New! First Offering!
Diagnosis and Treatment
Eating disorders have the highest mortality rate of any mental illness.
Approximately 24 million people in the U.S. struggle with an eating disorder. Almost 50% of these people also meet the criteria for depression and one in four college-aged women binges and purges as a weight-management technique. Eating disorders are real, complex, and devastating conditions that can have serious consequences for health, productivity, and relationships. They are not fads, phases or lifestyle choices. Eating disorders are serious, potentially life-threatening conditions that affect a person’s emotional and physical health. They have the highest mortality rate of any psychiatric disorder. Tragically, for a lot of us, these disorders can be all-consuming. Binge Eating. Obesity. High cholesterol. Diabetes. Anorexia Nervosa. Bulimia. Never-ending diets. The poor self-image and depression that often follow.
Introducing the Brand-new, Eating Disorders Counselor Training Program
Receive the latest information on research-based treatments for eating disorders, including medical implications, working with children, adolescents and males, treating co-morbid disorders, compulsive overeating and food addiction, models of treatment, group/family therapy, spiritual foundations of healing, and more. This course includes the complete set of 15 video lectures, comprehensive worktext with detailed notes, and exams. When you successfully finish this program (more than 200,000 students have enrolled in a Light University course), you will earn a Certificate of Completion. Continuing Education credits are also available, if needed, for mental health professionals.
The Best News — Enroll Now for only $349
Enroll now and enjoy our First Offering Savings opportunity. Regular tuition for this new course is $800, but the AACC Executive Committee is making available to you a $400 scholarship. There’s more! If you enroll now, you will save an additional $51… that’s a total savings of $451!
If you feel called by God to make a difference in the lives of others around you, let us help equip and train you through this new course.
|P.S. – Don’t miss the best savings we have to offer. Enroll now for only $450 ($800 regular tuition).|
15 Video Lessons on DVD
EDIS 101: Introduction to Eating Disorders: Risk Factors, Etiology and Assessment
Research estimates that up to 24 million people suffer from eating disorders, which have the highest mortality rates among psychiatric diagnoses. This session describes the four categories of eating disorders and the risk factors associated with each. The impact on family dynamics, depression, cultural pressures, and abuse is also addressed.
EDIS 102: Medical Implications and Health Risks of Anorexia and Bulimia
The medical risks and complications of anorexia and bulimia are numerous. Not only can these disorders end in mortality, but individuals can also experience reproductive and gastrointestinal problems, brain abnormalities, kidney damage, weakened muscles, and other physical impairments. Effective interventions and methods of treatment are discussed.
EDIS 103: Eating Disorders in Children and Adolescents
Most eating disorders will first appear in childhood or adolescence. In order to provide effective treatment, it is imperative for counselors to understand the unique challenges that minors experience. This session explains the key components to effective treatment and strategies for the prevention of eating disorders in children and adolescents.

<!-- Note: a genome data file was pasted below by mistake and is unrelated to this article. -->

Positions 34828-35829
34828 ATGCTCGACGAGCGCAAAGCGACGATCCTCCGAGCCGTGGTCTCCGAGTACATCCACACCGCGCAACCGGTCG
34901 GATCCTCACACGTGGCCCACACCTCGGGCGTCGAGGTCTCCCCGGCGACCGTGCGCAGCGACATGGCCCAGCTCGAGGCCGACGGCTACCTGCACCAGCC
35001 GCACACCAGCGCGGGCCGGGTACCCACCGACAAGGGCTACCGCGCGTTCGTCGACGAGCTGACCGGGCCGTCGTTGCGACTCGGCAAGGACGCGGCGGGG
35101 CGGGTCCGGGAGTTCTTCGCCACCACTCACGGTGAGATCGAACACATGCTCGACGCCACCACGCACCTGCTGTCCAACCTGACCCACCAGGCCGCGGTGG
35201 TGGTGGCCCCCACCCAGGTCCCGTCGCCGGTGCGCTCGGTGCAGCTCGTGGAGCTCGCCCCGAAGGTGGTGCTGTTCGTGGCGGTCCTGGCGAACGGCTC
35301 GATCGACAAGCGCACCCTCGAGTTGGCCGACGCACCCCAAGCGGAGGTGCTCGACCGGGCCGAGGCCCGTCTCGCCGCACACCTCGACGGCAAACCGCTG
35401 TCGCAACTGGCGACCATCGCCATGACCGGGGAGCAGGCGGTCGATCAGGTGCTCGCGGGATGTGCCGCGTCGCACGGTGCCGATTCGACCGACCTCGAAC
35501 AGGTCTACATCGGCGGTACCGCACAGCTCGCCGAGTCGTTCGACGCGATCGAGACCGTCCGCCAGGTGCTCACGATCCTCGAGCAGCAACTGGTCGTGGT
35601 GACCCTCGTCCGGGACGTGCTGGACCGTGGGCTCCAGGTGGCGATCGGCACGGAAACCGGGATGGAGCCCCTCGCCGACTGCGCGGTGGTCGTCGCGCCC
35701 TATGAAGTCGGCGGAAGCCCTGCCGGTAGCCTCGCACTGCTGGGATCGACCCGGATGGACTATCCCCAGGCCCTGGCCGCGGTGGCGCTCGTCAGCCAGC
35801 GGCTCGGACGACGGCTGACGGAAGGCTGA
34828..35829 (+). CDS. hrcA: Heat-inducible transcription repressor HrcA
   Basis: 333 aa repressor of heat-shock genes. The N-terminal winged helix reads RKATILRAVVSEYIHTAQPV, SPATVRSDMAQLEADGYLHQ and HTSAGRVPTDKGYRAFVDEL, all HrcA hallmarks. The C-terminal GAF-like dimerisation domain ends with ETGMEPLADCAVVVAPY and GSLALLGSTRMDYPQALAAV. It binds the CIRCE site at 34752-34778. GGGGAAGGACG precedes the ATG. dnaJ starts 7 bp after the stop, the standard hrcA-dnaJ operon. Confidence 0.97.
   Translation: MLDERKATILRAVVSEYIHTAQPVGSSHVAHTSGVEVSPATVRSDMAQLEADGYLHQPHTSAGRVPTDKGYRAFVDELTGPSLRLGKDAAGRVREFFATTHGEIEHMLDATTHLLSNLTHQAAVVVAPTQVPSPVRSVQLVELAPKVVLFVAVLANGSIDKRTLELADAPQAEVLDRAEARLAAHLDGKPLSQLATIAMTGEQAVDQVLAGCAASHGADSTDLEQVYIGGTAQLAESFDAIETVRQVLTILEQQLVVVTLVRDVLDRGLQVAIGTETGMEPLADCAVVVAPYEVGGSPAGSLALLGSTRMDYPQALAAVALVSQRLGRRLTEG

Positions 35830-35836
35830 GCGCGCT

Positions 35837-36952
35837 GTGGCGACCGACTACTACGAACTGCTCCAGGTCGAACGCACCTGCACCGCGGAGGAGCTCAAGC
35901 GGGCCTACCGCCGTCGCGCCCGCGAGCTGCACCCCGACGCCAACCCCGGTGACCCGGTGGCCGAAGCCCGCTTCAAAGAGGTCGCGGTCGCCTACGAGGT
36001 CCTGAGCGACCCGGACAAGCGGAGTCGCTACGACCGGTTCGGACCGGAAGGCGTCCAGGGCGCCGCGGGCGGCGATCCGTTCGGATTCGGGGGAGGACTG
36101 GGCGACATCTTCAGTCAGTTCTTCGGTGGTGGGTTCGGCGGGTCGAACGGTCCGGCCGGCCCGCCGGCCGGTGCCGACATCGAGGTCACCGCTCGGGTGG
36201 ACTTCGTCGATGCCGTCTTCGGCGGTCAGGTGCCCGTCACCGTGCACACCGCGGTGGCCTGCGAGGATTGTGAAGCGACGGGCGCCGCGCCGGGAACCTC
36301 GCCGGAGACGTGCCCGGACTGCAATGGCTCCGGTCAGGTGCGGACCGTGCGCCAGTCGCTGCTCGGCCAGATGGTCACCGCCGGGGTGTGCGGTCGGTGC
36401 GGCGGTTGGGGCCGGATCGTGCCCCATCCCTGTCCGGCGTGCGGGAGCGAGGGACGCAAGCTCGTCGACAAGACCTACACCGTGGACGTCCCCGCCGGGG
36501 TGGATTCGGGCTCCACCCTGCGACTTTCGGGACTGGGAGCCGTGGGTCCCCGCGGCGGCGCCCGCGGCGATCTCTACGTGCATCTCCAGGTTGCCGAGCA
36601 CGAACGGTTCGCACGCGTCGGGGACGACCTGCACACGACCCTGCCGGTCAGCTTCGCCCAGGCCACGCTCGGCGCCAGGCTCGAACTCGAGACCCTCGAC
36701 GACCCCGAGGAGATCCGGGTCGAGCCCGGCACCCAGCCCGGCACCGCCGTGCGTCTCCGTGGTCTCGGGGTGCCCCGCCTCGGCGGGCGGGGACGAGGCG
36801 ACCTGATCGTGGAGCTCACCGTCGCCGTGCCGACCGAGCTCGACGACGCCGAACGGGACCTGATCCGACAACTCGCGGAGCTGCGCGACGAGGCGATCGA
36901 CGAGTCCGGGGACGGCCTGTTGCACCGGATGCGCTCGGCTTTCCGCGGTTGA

EDIS 104: Eating Disorders in Young Adult and Adult Women
Every stage of life comes with an array of challenges regarding body image, self-esteem, and relationships. Young adults are particularly vulnerable to eating disorders due to the many transitions that occur at this stage of life. This session explores the vulnerabilities of young and adult women and provides recommendations for addressing them.
EDIS 105: Eating Disorders in Males and Mid/Late-Life Females
Traditionally, eating disorders have been considered a problem among younger females. However, as eating disorders continue to permeate the culture, males and older females are finding themselves struggling with many of the same issues and these disparate populations present their own challenges. Statistics and unique treatment features are addressed.
EDIS 106: Eating Disorders and Comorbid Disorders
Eating disorders often coexist with other psychiatric disorders. In order to develop a complete treatment plan, counselors must be able to recognize which comorbid disorders are the most common and the symptoms of each condition. This session reviews how to recognize comorbid disorders and how they affect treatment dynamics.
EDIS 107: Spiritual Foundations for Healing and Recovery: Our Identity in Christ
Eating disorders affect the whole person—body, soul, and spirit. To bring healing and a healthy life balance to those struggling, counselors must address each of these areas. This session discusses the importance of the tripartite nature of man and how this nature relates to the Triune God in order to promote wholeness in clients.
EDIS 108: Effective Models of Treatment
Eating disorder treatment is usually provided by a multidisciplinary team, and research shows that individual, group, family, and adjunctive therapies are effective in managing these disorders. This session covers treatment options, therapeutic strategies, and interventions that have proven to be the most effective with this population.
EDIS 109: Eating Disorders and Whole Person Care
Eating disorders are a complex amalgamation of various factors and should be viewed from a multi-causal perspective, with emotional, relational, physical and spiritual factors involved in both the genesis of the disorder and the path to recovery. An integrated, multi-disciplinary approach is presented, with strategies for long-term recovery, the role of spirituality and nutrition.
EDIS 110: Couples/Family Therapy and Therapy Groups